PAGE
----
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Friday, August 6, 2010

small and big devils in economic recession...


Lawrence says: Unemployment= The full impact of a recession on employment may not be felt for several quarters. Research in Britain shows that low-skilled, low-educated workers and the young are most vulnerable to unemployment in a downturn. After recessions in Britain in the 1980s and 1990s, it took five years for unemployment to fall back to its original levels.

Business= Productivity tends to fall in the early stages of a recession, then rises again as weaker firms close. The variation in profitability between firms rises sharply. Recessions have also provided opportunities for anti-competitive mergers, with a negative impact on the wider economy: the suspension of competition policy in the United States in the 1930s may have extended the Great Depression.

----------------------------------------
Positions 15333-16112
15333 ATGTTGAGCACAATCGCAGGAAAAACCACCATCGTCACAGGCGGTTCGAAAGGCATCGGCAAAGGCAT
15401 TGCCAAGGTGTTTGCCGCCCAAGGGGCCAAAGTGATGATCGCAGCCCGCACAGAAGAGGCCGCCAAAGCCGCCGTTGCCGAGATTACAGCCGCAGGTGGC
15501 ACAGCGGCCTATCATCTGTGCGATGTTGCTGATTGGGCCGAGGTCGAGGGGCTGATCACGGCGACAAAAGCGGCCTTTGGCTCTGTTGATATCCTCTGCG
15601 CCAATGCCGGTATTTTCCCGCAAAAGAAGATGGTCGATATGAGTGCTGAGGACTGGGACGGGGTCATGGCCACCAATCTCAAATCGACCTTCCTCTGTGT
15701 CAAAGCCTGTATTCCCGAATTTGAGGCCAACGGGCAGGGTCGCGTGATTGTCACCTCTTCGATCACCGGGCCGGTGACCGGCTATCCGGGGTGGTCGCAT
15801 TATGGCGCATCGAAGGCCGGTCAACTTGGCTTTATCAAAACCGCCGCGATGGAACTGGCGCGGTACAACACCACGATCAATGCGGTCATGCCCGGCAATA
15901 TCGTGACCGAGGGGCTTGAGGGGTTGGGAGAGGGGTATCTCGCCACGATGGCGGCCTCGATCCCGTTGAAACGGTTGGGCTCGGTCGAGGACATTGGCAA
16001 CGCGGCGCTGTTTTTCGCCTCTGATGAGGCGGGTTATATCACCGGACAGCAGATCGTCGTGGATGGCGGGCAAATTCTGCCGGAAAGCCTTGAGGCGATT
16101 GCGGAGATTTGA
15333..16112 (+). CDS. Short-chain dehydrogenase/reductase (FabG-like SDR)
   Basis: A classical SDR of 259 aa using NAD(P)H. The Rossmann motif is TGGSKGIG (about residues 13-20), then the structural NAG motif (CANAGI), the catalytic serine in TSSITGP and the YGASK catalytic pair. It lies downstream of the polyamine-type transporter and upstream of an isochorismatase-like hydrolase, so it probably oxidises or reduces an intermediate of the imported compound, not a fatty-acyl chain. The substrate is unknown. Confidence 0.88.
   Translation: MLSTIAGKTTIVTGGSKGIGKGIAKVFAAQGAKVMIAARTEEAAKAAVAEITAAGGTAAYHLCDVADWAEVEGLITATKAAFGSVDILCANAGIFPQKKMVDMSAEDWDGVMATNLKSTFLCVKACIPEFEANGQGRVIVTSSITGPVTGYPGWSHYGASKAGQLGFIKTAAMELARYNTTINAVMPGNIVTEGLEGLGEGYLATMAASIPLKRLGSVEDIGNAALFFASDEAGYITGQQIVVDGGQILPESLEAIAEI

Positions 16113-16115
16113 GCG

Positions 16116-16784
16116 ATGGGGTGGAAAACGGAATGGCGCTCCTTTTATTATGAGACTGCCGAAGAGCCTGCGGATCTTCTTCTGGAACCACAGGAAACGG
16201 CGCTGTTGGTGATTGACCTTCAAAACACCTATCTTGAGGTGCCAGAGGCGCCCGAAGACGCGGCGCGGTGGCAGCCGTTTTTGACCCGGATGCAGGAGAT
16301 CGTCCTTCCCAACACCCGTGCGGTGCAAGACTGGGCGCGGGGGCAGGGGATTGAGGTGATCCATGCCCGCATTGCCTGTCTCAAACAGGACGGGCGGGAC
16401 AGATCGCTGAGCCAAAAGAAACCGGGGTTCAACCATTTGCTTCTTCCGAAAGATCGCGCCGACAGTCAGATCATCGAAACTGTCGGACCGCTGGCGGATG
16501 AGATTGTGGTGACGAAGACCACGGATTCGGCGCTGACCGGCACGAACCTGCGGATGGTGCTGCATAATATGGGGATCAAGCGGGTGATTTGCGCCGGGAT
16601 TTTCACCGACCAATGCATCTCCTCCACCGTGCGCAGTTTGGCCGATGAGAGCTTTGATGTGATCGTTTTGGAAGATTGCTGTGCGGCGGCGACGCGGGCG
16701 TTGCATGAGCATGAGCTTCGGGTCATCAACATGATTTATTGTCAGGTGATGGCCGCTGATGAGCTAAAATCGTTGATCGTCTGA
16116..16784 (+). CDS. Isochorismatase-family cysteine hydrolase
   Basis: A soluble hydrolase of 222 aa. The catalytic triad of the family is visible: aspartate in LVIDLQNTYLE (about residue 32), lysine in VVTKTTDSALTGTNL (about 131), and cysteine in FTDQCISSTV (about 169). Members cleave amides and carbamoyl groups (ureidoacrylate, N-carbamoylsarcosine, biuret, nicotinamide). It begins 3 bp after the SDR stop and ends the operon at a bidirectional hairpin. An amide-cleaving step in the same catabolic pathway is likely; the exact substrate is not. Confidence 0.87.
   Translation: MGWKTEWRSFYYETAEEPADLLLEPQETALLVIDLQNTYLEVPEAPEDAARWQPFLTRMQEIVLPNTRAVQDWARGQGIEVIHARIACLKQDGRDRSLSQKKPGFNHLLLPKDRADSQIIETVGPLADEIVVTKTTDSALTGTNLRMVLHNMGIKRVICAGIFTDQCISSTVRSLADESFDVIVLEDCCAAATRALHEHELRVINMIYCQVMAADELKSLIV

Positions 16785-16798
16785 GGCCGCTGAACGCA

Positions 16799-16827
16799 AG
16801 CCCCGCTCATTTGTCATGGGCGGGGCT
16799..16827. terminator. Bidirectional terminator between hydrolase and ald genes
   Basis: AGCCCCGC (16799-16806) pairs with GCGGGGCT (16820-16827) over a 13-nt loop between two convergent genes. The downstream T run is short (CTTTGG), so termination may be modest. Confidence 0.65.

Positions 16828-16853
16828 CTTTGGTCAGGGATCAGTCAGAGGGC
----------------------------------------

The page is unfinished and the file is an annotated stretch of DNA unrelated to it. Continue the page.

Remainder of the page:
Social effects= The living standards of people dependent on wages and salaries are more affected by recessions than those who rely on fixed incomes or welfare benefits. The loss of a job is known to have a negative impact on the stability of families, and individuals' health and well-being.

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